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wingless' Tankless Water Heater


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The major remodel of a rental home includes elimination of the 35 gallon water heater and replacing it with a 18kW tankless water heater mounted on an interior closet wall. This change will permit a later update to add an additional bedroom and bathroom.

 

The 18kW Rinkmo heater I purchased for my southern Florida home appears to be well made and well designed. The usage of a tankless water heater requires proper selection, based on expected water consumption and based on inlet water temperature. The southern Florida application is best / easiest because the cold water never gets really cold. 18kW Tankless Heater

 

These are some issues I have with the product and the documentation.

 

The printed and web documentation has zero mention about external valves that may be required or appropriate for the installation. For my installation I incorporated a 3/4” tankless isolation valve kit w/ a 3/4” over pressure / over temperature valve, per the local requirements. Isolation valve

 

The copper plumbing for the 3/4” safety valve slopes downhill to the exterior of the structure, w/o any valves, w/o any reduction in size, w/o any trap, ending at the specified height above ground, all per the local code.

 

The tankless heater parts included four sheetrock wall anchors w/ screws for mounting. There was no way I was going to attach using wall anchors. My installation in the closet next to the unfinished bathroom permitted me to add horizontal 2x4 boards between the vertical studs. Those horizontal boards accepted the right side mounting screws and the vertical stud accepted both left side mounting screws. This is a very solid mounting method. This placement permits the plumbing to enter the walls w/o jogs.

 

The wiring design was a big disappointment. The 18kW heater has a single 3/4” wiring knock out w/ double flats and includes an appropriate cable clamp. My installation within an interior closet led me to not want to place jacketed NM-B cable so it exists within the living space. My solution was to instead use a 3/4” Schedule 40 conduit and 90° elbow. The problem is that 3/4” conduit is too small for four 8 AWG stranded conductors (with two ground wires). The only wiring option is 8/2 NM-B, unless using individual conductors in conduit, like THHN, because there is no 8/4 NB-B wire available.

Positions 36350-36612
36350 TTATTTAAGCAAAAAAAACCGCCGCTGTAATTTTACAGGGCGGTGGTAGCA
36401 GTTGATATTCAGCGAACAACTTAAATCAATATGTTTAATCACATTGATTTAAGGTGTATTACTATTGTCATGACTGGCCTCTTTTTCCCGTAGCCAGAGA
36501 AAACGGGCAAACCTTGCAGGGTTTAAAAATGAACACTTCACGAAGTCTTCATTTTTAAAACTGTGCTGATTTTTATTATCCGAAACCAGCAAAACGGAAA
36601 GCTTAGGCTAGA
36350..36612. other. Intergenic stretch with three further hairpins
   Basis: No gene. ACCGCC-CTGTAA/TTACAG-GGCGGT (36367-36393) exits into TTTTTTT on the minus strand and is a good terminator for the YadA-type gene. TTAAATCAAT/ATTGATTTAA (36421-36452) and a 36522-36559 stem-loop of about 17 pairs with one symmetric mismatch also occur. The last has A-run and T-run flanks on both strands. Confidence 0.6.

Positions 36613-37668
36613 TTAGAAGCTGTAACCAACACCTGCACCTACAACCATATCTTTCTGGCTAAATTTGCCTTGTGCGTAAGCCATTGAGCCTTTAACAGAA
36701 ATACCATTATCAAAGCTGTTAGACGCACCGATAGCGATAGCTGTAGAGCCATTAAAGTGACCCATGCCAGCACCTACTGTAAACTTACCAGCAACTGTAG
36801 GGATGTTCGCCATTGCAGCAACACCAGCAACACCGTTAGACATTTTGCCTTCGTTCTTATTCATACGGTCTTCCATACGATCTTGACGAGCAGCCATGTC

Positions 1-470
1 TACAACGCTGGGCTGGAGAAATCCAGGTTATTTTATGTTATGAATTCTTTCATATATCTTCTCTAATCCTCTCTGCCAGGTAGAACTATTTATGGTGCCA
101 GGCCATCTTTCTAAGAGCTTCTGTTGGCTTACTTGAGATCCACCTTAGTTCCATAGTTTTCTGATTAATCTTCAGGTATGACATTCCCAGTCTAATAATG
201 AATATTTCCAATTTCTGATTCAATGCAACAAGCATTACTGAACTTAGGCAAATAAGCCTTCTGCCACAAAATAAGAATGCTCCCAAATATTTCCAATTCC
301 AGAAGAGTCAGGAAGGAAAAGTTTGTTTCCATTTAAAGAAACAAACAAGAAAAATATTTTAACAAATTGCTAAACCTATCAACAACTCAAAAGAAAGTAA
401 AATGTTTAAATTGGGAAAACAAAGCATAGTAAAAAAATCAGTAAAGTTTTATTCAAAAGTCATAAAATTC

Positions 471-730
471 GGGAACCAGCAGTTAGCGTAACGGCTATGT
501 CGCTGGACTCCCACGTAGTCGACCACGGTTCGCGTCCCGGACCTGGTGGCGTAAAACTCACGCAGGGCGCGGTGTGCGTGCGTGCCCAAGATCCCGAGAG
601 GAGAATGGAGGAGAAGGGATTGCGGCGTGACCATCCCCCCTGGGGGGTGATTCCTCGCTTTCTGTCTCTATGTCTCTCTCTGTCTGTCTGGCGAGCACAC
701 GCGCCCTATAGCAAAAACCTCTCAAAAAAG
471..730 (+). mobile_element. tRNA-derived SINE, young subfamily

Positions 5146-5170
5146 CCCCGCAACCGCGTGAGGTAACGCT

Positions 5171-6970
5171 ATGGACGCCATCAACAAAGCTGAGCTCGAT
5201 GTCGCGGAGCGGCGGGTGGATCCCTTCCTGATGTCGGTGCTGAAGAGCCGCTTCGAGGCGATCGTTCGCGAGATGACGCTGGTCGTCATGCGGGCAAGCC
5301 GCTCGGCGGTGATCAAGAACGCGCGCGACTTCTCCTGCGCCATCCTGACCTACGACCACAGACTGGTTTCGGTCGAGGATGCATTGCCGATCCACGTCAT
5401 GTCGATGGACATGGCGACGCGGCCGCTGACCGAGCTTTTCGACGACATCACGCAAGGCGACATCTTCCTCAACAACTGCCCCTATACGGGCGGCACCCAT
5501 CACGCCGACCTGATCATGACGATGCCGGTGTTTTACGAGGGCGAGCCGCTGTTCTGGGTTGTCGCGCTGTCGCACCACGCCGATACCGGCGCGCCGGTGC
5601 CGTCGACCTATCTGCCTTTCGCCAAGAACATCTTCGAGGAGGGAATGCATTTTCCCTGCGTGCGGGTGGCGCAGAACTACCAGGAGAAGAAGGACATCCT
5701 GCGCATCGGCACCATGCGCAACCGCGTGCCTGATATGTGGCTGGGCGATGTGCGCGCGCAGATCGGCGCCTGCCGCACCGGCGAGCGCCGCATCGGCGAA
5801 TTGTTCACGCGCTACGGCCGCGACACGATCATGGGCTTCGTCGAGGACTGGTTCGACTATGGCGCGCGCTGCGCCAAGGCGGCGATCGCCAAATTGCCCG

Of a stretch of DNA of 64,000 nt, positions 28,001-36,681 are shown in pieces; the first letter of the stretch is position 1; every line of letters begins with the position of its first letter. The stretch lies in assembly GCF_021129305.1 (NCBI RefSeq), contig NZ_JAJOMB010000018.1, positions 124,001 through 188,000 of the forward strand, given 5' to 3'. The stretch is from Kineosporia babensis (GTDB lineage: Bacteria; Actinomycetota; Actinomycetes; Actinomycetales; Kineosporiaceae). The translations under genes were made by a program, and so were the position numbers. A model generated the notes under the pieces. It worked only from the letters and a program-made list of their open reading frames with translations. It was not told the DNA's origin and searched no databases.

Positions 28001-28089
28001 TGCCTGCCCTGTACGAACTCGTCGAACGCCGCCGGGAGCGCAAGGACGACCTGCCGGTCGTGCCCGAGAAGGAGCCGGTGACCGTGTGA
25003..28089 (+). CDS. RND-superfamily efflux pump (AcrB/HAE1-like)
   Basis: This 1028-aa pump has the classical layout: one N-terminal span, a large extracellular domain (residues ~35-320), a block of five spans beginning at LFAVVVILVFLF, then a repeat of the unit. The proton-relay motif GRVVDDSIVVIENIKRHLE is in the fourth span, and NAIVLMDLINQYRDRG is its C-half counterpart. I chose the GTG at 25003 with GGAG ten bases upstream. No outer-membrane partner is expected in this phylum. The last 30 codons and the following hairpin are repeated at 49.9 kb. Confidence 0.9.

A much better wiring solution would be to have a rear entry, through the wall. That was not possible for me to implement, if I were inclined to modify this UL-approved enclosure, because the only space available for placement of this hole is obstructed by a  horizontal mounting stud. If the wire were permitted to enter from the rear, then there would be no wiring exposure to the living space and no issue w/ the 3/4" conduit being too small.

 

My two 8/2 NM-B wires are routed to the main exterior panel, run through 1” Schedule 40 electrical conduit, attached to the exterior wall on the side of the house, then into that exterior panel. The 1” conduit size is great for two of the 8/2 NM-B wires.

 

A pair of 240VAC / 40A THQP240 breakers is used to supply power to the wiring. These are the smaller 240 VAC breakers, using only one panel space, straddling the barrier between phases, instead of the full size THQL breakers where the 240V breaker uses two panel spaces. Note that 1/2 size knock out filler cover panels are required when transitioning to and from THQP and THQL breakers. At least two fillers are required to properly close the dead front panel when using any of the smaller THQP240 breakers. For safety never leave any openings in the dead front panel.

 

The tankless water heater has a small internal “paddle wheel” to detect water flow. The device includes a screen to filter crud from clogging that flow sensor. My solution was instead to place a cartridge filter in the cold water plumbing supplying the tankless heater. If that wheel ever clogs, then no hot water. Water Filter

 

The valve kit I used permits periodic usage of a tankless water heater cleaning kit, to run vinegar through the tankless heater, to remove scale. There is zero mention of cleaning in the tankless manual or the web page.

 

My “old school” installation uses 3/4” Type L copper pipe. I run the pipe to within the wall as soon as possible for proper routing / spacing. The hot pipe is insulated w/ snap on foam pipe insulation. The insulation is used to maintain whatever margin exists for making enough hot water. The safety valve output points directly into the wall making that part very clean.

 

 

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